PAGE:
Beef Stroganoff with the Two Thousand Year Old Man.
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This is a story I told a year ago on twitter and people seemed to like it there. This week was the one year anniversary of the death of comedy legend Carl Reiner and I thought I’d share it again here to honor his legacy.
I have a Carl Reiner story that I hold very dear to me. I figured I'd share it now because I hope it will bring some other people some joy the way it does me. Growing up my dad and his twin brother fell in love with Sid Caesar's Your Show Of Shows. It is the show that made my dad fall in love with storytelling and comedy. They worshipped Caesar along with castmember/writer Carl Reiner. Caesar, Reiner, and the other writers on their show, including Mel Brooks, Neil Simon, Larry Gelbart, and Woody Allen, all made my dad and uncle want to be writers when they were growing up, which they both ended up being.
My relationship to Your Show Of Shows begins in a different way though. My whole life my dad ate the same thing for dinner on his birthday every year. Beef Stroganoff. Why did he eat Beef Stroganoff on every birthday for his whole life? Because of a joke on Your Show of Shows.
When Charlton Heston was a guest on the show they did a cold war spy sketch where Reiner was told to go to a restaurant and “ask for Beef Stroganoff.” He sits down and the waitress comes over. Reiner says "I'm here for Beef Stroganoff." She leaves and a short while later Heston walks over to the table and asks Reiner “can I help you?” Reiner responds “I asked for Beef Stroganoff,” and Heston pauses and then in his deep voice deadpans “I am Beef Stroganoff.” The joke made my dad laugh his whole life.
Around 20 years ago my dad had his yearly birthday call with his brother (they're twins). My dad mentioned having Beef Stroganoff and my uncle asked why he always had that on his birthday. Confused my dad just said “because of the sketch.” My uncle had no idea what he was talking about. It turns out he remembered the sketch clearly but was convinced Heston's name in it was “Sauerbraten” not “Beef Stroganoff.” They ended up arguing about this for years.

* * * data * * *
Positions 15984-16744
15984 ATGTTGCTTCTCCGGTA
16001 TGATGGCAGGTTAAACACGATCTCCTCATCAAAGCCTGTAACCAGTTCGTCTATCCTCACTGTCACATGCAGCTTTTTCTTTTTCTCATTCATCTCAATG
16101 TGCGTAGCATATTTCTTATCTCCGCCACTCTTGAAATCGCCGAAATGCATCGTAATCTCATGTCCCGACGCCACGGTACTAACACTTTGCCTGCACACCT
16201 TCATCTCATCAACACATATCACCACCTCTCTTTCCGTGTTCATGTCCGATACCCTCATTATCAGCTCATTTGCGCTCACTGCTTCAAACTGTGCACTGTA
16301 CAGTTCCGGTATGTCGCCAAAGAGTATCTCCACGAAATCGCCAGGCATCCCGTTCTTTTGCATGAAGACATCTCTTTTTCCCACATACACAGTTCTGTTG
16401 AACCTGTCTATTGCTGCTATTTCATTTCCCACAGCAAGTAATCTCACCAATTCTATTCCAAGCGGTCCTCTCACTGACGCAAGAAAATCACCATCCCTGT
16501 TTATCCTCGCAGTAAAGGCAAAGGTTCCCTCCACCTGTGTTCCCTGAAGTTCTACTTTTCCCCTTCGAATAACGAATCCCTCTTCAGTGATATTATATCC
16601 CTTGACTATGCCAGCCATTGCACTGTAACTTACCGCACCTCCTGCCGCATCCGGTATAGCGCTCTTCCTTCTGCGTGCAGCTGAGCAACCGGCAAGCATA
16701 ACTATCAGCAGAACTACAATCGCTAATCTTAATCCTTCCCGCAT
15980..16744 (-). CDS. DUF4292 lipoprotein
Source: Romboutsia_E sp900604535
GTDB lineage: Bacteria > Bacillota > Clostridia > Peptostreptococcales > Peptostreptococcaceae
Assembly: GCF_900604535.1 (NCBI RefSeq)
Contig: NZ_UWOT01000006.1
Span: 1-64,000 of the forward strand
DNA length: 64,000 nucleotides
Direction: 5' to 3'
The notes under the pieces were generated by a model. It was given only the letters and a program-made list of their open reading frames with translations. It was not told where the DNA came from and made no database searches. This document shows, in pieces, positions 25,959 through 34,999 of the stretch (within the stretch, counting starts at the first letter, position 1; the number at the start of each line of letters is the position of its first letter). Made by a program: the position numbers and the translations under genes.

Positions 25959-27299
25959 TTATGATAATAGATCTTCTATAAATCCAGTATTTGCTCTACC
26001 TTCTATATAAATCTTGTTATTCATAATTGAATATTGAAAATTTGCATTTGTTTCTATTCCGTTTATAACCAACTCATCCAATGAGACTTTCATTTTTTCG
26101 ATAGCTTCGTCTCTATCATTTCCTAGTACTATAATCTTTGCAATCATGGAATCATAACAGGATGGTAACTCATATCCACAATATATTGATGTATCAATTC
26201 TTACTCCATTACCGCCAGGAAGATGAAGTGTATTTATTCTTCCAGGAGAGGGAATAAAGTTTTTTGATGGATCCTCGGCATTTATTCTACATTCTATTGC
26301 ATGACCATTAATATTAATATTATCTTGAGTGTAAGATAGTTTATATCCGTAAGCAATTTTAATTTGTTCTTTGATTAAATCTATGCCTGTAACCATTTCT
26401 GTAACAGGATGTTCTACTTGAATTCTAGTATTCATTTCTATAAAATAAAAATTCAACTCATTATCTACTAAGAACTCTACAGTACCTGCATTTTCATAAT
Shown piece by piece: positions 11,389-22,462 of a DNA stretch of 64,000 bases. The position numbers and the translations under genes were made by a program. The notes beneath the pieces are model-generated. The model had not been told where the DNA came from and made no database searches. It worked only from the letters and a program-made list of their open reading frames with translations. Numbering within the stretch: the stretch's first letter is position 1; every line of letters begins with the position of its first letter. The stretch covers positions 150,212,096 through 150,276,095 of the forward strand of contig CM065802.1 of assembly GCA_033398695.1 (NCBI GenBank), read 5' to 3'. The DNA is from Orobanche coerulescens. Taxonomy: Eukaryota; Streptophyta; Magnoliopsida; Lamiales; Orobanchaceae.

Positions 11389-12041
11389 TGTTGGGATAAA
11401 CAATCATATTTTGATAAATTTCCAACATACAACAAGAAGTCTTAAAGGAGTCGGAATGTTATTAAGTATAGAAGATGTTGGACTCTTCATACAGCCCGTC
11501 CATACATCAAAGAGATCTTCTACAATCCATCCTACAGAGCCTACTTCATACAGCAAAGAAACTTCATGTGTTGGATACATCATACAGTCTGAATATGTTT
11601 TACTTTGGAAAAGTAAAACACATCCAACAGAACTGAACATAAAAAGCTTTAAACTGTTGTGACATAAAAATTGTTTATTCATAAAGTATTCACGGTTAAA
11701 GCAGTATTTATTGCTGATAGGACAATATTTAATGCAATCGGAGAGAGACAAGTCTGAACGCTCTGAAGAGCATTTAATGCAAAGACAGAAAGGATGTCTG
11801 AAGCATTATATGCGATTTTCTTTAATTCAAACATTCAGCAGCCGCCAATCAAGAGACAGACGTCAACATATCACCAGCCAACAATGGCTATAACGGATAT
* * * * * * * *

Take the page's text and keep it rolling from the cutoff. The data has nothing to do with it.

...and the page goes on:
My dad bought every DVD and VHS of Your Show of Shows he could find. He watched every clip online and every documentary, but there didn't seem to be any surviving tape of the sketch. Jump ahead 10 years and Carl Reiner writes a new book. He announces he will be signing and giving a talk in NY at the 92nd Street Y. My dad sees his chance. He buys tickets as fast as he can. My dad was desperate to ask him about the sketch in person. But knowing that he may not get the chance, he also wrote up a letter to hand to Reiner in case there was no time to ask.
When it came time for the signing my dad waited in line and when he got in front of Reiner he told the story of how his whole life he'd loved the show, and the sketch, and Beef Stroganoff, but then he got in the fight with his brother. Carl listened. When he got to the part about how they couldn't remember whether it was Beef Stroganoff or Sauerbraten he asked Carl point blank- which was it? Carl Reiner stared at my dad, laughed, and simply said “That was a long time ago.” My dad thanked him anyway, got his book signed, and then decided to hand him the letter he'd written too, just because he had said some nice things in it about how much he appreciated Reiner's work over the years.